Silver Shattas dump GFC out of Turbo Football

first_img….Grove stun Santos TUESDAY evening’s matches in the Turbo Knockout football tournament featured a number of upsets as major Georgetown teams were dumped from the tournament.The first to go was Georgetown Football Club (GFC), who went down 5-2 to Linden’s Silver Shattas under drizzles at the Ministry of Education ground, Carifesta Avenue.The Georgetown-based side took the lead from the 8th minute with Jermain Padmore’s strike and then doubled it up through Curtis Kellman in the 27th as they looked in top form.However, Robin Adams of Silver Shattas was not going to let those two goals go unanswered, as he slotted home his first goal of the tournament in the 43rd.After the break, a renewed Silver Shattas took to the field and their style of play was more forward.They were rewarded with an equaliser through Dexter Garraway in the 58th and then finally took the lead through the same scorer in the 67th.The Linden-based side then capitalised on GFC’s hunt for an equalising goal to score two more; both from Damion Williams in the 78th and 85th.In the second game, Grove Hi-Tech disposed of Santos FC 5-3.Two quick fire goals inside the first 10 minutes from the East Bank-based side through Joel Dick (7th) and Lloyd Matthews, ensured that their Georgetown opponents were immediately on the back foot.Dick returned in the 11th to score a third in a firecracker of a start for the Grove side with Santos finally responding in the 21st through Orin Yard.Santos seemed on the path of a comeback when a second goal was scored through Keith Caines (31st) before Domini Garnett slotted home Grove’s fourth in the 40th minute.On the return from half time, Lionel Holder would become Santos third scorer in the 74th as they again tried the comeback route but Garnett again spoiled their show in the 90th.Matches continue today with Uitvlugt vs Kuru Kuru and Riddim Squad playing Pouderoyen.last_img read more

Behind ‘out of body experience,’ Justyn Knight wins NCAA individual title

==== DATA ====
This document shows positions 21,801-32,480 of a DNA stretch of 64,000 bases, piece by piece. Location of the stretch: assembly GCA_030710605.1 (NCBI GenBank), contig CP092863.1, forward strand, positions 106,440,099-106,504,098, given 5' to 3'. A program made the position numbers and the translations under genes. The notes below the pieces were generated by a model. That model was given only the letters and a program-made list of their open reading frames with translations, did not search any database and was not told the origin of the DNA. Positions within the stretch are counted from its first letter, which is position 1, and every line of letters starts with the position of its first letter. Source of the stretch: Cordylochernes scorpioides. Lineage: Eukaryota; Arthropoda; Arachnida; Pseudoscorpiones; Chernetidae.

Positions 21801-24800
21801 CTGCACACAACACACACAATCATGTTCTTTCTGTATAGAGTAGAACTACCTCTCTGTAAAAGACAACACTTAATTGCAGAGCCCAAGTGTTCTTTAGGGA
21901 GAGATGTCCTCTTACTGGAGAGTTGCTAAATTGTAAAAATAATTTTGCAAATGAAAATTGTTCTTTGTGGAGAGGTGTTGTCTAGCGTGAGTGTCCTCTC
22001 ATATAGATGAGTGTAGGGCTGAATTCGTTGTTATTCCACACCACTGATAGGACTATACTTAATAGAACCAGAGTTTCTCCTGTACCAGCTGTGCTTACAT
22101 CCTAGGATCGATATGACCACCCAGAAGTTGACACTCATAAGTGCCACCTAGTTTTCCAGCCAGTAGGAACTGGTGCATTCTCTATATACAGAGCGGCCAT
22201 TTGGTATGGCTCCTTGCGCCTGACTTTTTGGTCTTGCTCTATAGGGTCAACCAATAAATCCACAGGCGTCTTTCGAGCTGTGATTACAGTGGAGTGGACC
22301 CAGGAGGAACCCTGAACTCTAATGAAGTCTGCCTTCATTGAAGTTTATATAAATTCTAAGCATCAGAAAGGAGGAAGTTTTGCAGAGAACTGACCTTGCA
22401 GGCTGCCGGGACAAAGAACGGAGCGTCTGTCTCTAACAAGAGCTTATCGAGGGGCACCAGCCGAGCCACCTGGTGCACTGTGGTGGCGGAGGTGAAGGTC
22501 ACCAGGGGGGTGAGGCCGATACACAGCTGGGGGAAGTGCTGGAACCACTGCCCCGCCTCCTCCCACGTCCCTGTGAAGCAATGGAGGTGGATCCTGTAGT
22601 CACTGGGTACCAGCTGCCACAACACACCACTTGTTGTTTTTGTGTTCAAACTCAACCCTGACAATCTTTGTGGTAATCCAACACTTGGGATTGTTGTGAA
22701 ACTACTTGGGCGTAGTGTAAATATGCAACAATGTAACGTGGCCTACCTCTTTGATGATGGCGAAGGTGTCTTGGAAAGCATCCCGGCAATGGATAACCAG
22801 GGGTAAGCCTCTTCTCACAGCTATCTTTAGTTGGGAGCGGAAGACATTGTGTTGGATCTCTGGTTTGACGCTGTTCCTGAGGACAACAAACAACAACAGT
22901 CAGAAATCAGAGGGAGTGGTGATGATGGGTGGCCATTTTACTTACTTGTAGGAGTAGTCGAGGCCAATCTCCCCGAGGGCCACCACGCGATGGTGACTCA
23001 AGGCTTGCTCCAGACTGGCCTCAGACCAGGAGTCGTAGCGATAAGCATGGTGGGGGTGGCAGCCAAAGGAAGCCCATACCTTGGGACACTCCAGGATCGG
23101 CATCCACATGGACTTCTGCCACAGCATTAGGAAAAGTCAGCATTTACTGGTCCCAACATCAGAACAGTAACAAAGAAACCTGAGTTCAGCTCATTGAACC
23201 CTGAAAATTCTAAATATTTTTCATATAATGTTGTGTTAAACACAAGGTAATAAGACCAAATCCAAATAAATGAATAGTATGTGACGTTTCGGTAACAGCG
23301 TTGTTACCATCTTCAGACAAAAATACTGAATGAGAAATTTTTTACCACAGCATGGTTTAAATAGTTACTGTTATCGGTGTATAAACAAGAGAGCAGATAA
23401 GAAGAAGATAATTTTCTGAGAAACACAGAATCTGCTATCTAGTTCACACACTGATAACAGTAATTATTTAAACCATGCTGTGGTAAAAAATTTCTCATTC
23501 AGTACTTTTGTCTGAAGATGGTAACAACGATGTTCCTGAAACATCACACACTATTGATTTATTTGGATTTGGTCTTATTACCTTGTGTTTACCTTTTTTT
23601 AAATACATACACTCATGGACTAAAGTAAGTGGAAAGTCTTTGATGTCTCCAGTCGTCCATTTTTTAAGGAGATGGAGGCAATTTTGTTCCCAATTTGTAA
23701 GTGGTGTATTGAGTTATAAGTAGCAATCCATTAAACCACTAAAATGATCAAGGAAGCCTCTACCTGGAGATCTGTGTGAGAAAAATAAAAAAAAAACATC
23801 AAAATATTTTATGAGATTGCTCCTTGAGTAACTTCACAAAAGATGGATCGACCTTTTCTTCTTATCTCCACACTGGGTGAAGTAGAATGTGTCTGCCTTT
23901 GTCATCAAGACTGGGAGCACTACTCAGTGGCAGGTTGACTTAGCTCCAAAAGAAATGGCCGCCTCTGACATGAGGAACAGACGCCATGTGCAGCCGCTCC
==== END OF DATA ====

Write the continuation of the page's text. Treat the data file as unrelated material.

first_img Facebook Twitter Google+ He went “all out” in the final 100 meters to create a gap between himself and Northern Arizona’s Matthew Baxter.  He knew he wanted to finish with a kick because he wasn’t in enough of a physical state to lead, he said. Before he crossed the finish line, Knight took a peek to his left. He saw his coach, Chris Fox, who smiled at him. He said he heard his mother, too, which helped propel him past everyone else.In his final strides, Knight looked up to the sky and brushed his hands across his chest to reveal the name of the team he’s come to define. After he crossed the finish line with an official time of 29:00.1, Knight hugged Baxter and Tyler Day, both Northern Arizona runners whom he passed on the straightaway (The Lumberjacks took the team championship with 74 points). Minutes after the race, the cramp still lingered as Knight hugged Fox, who promised him at the beginning of his career a team and individual title. In 2015, Knight helped SU win the former. Saturday, he won the latter. Next, Knight found Herman Frazier, Syracuse’s senior deputy athletic director, and walked over to embrace him. Frazier helped led the United States to a gold medal at the 1976 Olympic Games in Montreal. The moment between Knight and Frazier marked the conclusion of Knight’s four-year career at SU. Frazier told him how proud he was considering how hard Knight fought to reach this point. Published on November 18, 2017 at 12:24 pm Contact Matthew: mguti100@syr.edu | @MatthewGut21 LOUISVILLE, Ky. — Justyn Knight had a cramp. It was four kilometers into the 10-kilometer NCAA Championship and Knight, the most decorated runner in Syracuse history, was hovering around sixth place. Twice he had finished within the top four of the national championship, but he felt a knot in his stomach. Knight did not relent Saturday morning at E.P. “Tom” Sawyer State Park. He stayed within striking distance the whole race, several strides from the leaders. He was well aware that he had never captured the one thing that had eluded him: an individual title. Saturday morning was his final chance. Then he weathered the cramp and kicked into high gear. He wasn’t letting his senior year end by “wimp(ing) out,” he said.“I was just sitting in third or second place,” Knight said. “And when I got to the straightaway (with 300 meters left), I just had an out of body experience and said, ‘You know, Justyn, you’re going to look back at this and if you don’t go right now, you’re going to regret it for the rest of your life.’ So I just did that.”AdvertisementThis is placeholder text Knight said he often spoke with Frazier and Floyd Little, a three-time All-American running back at Syracuse in the 1960s, about running in college. Knight said they guided him to where he is today.That journey started with a 143rd-place finish in the NCAA Championships of Knight’s freshman year. His sophomore season, he climbed 139 spots to finish fourth and lead his team to its first NCAA title. And after last year’s second-place finish, he wanted more.On Saturday, Knight finally won the title he spent four years chasing. “I’ve come really close too many times,” Knight said. “It’s just really heartwarming to bring it home for Syracuse.” Commentslast_img read more